What are grassfires and how do they behave?

Melbourne suburb with grassland

Nyasha Jokomo

Posted November 03, 2023

Grassfires spread much faster than bushfires and can be extremely dangerous. Understand what causes them, the risks involved and how to prepare for grassfires this summer.

Grassfires are often underestimated in urban areas. Grass can dry out quickly in high temperatures, and long grass can be a fire risk. These fires can spread rapidly, fueled by fine grasses, and can generate intense radiant heat.

The Country Fire Authority (CFA) urges the importance of understanding the characteristics and behaviour of grassfires to help reduce the risk to your family and property. By taking proactive measures to reduce fuel loads, maintain your home and stay vigilant, you could mitigate the risk of grassfires and help protect yourself, your family and your home.

The CFA has information to help all Victorians understand their risk and have a plan, including understanding the difference between grassfires near cities and towns and grassfires in rural areas

Characteristics of grassfires

Rapid spread

Grassfires are known for their rapid spread, travelling at speeds of up to 25 kilometers per hour. As grass is typically dry and combustible, grassfires are especially prone to spreading faster under windy conditions.

Fuel source

Grass can provide ample fuel for fires, and it ignites easily due to its low moisture content. This makes grassfires highly responsive to ignition sources like lightning strikes or sparks from vehicles.

Grass height

The taller and drier the grass, the more intensely it is likely to burn.

Early start

Grassfires can start earlier in the day than bushfires, as grass dries quickly in extreme heat, adding to its unpredictability.

Radiant heat

Grassfires can generate large amounts of radiant heat. This radiant heat can cause surfaces to catch fire and can be a danger to anyone caught in the open.

Long dry grass field on roadside

The taller and drier the grass, the more intensely it is likely to burn. Image: Getty.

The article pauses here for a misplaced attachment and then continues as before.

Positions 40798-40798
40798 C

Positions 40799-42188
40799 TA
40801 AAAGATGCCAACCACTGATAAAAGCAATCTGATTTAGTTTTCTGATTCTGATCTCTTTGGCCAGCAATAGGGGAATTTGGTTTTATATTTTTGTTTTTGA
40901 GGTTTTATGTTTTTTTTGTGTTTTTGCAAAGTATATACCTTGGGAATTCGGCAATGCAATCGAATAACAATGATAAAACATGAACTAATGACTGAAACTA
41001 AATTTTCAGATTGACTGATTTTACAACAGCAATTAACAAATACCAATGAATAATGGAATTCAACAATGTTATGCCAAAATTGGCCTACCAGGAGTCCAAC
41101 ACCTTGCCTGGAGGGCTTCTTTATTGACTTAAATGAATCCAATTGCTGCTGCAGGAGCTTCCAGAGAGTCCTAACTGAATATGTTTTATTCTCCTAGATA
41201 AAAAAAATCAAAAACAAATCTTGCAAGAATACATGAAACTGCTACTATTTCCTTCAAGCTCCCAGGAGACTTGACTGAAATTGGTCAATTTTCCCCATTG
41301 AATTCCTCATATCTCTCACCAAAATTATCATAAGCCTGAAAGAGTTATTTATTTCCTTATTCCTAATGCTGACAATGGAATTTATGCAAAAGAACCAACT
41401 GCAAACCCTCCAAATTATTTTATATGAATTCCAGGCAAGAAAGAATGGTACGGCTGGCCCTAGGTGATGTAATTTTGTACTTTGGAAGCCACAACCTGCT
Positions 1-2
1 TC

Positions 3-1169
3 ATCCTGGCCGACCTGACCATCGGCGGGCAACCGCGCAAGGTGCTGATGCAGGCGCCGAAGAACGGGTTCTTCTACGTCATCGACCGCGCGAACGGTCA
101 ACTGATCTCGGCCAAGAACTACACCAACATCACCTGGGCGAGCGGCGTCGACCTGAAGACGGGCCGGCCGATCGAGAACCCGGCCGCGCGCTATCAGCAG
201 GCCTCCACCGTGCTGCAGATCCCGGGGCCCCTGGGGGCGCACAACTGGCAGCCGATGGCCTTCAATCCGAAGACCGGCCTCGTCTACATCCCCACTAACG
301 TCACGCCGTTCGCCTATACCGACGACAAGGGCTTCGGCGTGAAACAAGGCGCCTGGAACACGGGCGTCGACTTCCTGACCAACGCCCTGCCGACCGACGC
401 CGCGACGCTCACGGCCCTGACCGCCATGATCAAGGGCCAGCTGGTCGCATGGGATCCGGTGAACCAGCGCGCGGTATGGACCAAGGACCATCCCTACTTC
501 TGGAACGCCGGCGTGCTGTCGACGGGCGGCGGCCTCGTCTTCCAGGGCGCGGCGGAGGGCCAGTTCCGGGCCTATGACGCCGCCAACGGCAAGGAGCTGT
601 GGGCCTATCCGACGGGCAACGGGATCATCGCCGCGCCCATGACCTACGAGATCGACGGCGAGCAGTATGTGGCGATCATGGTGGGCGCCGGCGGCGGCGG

Ways that grassfires can start

Extended periods of dry, hot temperatures with a lack of rainfall can make grassfires more likely. But this alone, cannot start a grassfire. That is why its important to understand what can start a grassfire.

Motor vehicles and grassfires

Motor vehicles, especially those with hot exhaust systems, pose a risk of starting grassfires when driving through dry grass.  The CFA advises to avoid pulling over onto grassy areas during the Fire Danger Period.

A smoldering cigarette

A cigarette dropped on the grass or thrown out a vehicle window is extremely likely to start a grassfire in very dry conditions. It is vital to fully extinguish cigarettes properly and dispose of them safely.

Embers from barbeques or campfires

Campfires often produce flying embers, so it is important to properly extinguish them to help reduce the likelihood of embers igniting surrounding grass. Barbeques can also retain heat after use, and should never be left unattended until they have completely cooled off.

Glass bottles

Glass bottles magnify the sun and can create a spark when left on or near very dry, long grass. Glass bottles should always be cleared out and disposed of correctly. 

Person pouring water onto portable barbeque tray

Properly extinguish barbeques to help reduce the likelihood of embers igniting surrounding grass. Image: Getty.

How grassfires behave

Understanding how fire behaves can help to manage grassfires more efficiently. Grassfires can start anywhere, including near urban areas. Therefore, it will help to be prepared and aware of the risks.

Weather influence and wind direction